(father of 4 happy, healthy, joyful, and faithful children who exibit no indications of emotional damage or squelched personhood)
For His Glory

12:34 PM, January 26, 2005  
Anonymous Anonymous said...

Molly...

Palil is not saying that *everyone* spanks to break the child's will...but I can provide several examples of Christian parenting authors who specifically state that one of the goals of spanking is to break the child's will.

Greg...

Palil is saying that she doesn't see how it is possible to change the child's will through SPANKING. She never says that God can't change it through other means...in fact, that is precisely her point--that God DOES change our will through other means--and I believe that the "other means" is much more often gentle than punative. Romans 2:1-4 tells us: "You, therefore, have no excuse, you who pass judgment on someone else, for at whatever point you judge the other, you are condemning yourself, because you who pass judgment do the same things. Now we know that God's judgment against those who do such things is based on truth. So when you, a mere man, pass judgment on them and yet do the same things, do you think you will escape God's judgment? Or do you show contempt for the riches of His kindness, tolerance and patience, not realizing that God's kindness leads you toward repentance?"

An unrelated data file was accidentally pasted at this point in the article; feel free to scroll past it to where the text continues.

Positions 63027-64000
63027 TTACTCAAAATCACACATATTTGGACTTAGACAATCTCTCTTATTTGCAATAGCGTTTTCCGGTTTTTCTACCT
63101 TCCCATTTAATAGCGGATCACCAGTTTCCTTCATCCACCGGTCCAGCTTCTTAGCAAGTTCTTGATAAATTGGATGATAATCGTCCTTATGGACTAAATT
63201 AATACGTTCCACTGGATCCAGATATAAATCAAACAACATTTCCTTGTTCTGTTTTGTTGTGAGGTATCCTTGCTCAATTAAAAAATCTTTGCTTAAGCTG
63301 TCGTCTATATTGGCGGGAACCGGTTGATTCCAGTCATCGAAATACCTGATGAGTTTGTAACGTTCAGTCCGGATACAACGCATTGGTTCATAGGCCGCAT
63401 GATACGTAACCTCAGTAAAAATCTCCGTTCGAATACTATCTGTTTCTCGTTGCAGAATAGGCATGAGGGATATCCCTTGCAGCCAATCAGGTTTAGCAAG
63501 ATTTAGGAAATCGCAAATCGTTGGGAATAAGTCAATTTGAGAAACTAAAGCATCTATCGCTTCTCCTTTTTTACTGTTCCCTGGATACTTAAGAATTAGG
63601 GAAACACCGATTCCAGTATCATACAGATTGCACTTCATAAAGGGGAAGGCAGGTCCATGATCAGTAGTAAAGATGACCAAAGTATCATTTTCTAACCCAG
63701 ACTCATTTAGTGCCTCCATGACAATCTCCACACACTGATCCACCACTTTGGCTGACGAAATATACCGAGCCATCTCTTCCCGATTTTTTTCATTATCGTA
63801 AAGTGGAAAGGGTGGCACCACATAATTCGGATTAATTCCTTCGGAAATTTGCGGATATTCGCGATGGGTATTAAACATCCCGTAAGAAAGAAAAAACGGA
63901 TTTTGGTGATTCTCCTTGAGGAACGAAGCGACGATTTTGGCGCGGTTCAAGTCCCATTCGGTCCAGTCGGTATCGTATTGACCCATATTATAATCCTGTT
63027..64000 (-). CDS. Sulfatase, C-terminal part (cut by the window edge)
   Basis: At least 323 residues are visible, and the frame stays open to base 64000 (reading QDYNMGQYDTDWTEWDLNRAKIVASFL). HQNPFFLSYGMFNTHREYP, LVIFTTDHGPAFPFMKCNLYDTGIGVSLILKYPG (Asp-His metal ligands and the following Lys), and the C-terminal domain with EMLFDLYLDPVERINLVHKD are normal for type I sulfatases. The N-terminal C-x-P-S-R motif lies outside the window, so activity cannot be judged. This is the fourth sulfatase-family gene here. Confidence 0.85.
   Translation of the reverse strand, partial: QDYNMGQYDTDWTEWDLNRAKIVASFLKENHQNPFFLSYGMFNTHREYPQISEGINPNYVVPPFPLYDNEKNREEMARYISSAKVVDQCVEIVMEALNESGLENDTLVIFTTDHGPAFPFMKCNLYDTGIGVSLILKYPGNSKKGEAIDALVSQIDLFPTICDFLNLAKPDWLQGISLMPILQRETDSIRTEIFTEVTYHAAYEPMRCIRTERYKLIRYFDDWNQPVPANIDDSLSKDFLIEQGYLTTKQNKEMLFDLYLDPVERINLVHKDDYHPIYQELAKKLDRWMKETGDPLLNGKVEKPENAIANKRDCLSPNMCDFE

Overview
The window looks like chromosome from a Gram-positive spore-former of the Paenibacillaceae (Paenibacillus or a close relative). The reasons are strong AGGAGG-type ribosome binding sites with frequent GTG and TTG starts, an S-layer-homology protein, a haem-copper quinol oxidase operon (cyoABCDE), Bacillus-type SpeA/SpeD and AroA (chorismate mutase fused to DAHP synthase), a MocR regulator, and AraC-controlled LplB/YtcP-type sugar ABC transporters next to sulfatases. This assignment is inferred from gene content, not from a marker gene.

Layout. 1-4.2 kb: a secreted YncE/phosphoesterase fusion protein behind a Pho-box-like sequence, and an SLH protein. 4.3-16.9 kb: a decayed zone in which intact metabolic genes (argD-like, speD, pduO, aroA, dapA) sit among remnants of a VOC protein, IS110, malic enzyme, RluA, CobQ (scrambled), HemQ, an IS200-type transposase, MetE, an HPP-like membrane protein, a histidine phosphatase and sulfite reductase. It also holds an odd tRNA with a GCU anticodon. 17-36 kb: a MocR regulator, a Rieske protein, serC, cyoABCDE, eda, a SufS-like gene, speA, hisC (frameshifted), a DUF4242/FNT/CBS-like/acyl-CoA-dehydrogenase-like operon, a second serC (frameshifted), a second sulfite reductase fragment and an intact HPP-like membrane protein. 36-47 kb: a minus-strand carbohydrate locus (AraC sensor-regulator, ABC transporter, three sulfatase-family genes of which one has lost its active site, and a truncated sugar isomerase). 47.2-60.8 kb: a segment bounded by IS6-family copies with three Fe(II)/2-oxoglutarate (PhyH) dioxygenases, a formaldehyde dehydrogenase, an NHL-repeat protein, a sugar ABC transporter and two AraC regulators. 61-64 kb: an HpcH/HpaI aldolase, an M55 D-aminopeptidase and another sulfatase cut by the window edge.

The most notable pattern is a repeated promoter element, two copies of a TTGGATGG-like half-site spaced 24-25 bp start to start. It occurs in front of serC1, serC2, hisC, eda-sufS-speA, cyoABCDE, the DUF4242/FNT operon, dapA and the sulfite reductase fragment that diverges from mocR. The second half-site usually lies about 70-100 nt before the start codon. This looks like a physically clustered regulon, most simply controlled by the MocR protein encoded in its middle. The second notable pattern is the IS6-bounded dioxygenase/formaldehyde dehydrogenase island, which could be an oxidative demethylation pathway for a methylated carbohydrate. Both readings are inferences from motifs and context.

8:49 PM, January 28, 2005  
Blogger TulipGirl said...

but to say it's [spanking] a "bad bad thing" seems to be pointing right to God's Word and saying IT'S the bad bad thing.Ummm. . .

Perhaps you don't realize this, but you are making a big jump in your reasoning here. You are stating that "analogy of a rod"=spanking, among other things. And likely, you are reading "rod" to mean "spanking as it has been taught/modelled to me and I practice it."

I suggest that is a cultural assumption that you are making. Which, I understand, because I've made the same one in the past. Perhaps you could set aside your assumptions a bit and look at it, prayerfully and with fresh eyes?

9:44 PM, January 28, 2005  
Blogger TulipGirl said...

Raising children is not an either or situation, as in it's either God or me, but not both. Raising my children in my home is a both and. In humble dependence on my heavenly Father I train/teach my children. In cooperation with Him I seek to raise Godly offspring.You and I agree, Greg. A lot of my reaction is to the common attitude I see in the Christian subculture that places an extremely high emphasis on performance--both for children and for parents. And while (most) parents would give lip service to the work of the Holy Spirit in their children's lives, often it is not lived out.